Last week was IEDM, the International Electronic Devices Meeting. I will write about that later this week, because last week was also the RISC-V Summit, which was originally scheduled for the week before in the Santa Clara Convention Center, but got pushed out a week and moved to the San Jose Convention Center. IEDM is in San Francisco, so I mostly attended IEDM but I came down to San Jose for much of the first day of the RISC-V Summit. I'll cover that today.
I have been following the RISC-V story since EDPS 2016 in Monterey when I first heard about it. If you don't know what RISC-V is (and you might therefore not know it is pronounced "risk five") then see my posts:
In January this year, in a post titled RISC-V Cores: SweRV and ET-Maxion, I wrote:
"The one-sentence summary of the state of RISC-V is that it is already dominant in academia, and has some traction with the defense industry, too. I doubt any chips will be built in academia that are not RISC-V-based, and it is clear that a lot of ideas for things like hardware security will be prototyped in RISC-V. The big question is how significant it will be in the commercial world."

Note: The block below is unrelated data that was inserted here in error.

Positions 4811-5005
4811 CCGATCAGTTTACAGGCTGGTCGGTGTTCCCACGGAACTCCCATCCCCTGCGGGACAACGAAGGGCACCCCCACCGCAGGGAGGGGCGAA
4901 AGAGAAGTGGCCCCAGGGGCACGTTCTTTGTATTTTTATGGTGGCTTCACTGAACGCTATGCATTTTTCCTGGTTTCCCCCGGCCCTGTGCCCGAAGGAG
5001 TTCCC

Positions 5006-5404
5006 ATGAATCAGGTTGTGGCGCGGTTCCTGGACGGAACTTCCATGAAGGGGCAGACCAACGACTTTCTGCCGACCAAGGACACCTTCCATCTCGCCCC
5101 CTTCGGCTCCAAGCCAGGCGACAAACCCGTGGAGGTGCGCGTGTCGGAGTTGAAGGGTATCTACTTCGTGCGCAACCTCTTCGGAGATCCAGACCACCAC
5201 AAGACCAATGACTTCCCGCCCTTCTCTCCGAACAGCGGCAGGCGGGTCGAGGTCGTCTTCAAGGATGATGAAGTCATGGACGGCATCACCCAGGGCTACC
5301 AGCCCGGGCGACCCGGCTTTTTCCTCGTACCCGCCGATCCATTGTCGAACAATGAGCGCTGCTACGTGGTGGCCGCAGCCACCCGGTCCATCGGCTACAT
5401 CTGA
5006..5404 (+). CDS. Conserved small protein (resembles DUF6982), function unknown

That's a pretty good summary of what I saw in this year's summit. There is lots of progress in the standardization process, building out the software ecosystem, growing the RISC-V foundation, and more. When Rick O'Connor was running the RISC-V foundation (he's now running the OpenHW Group) he told me that there was a huge funnel of products from big names that hadn't yet been announced. But not a lot that met that description was announced this year, apart from Samsung (see below).
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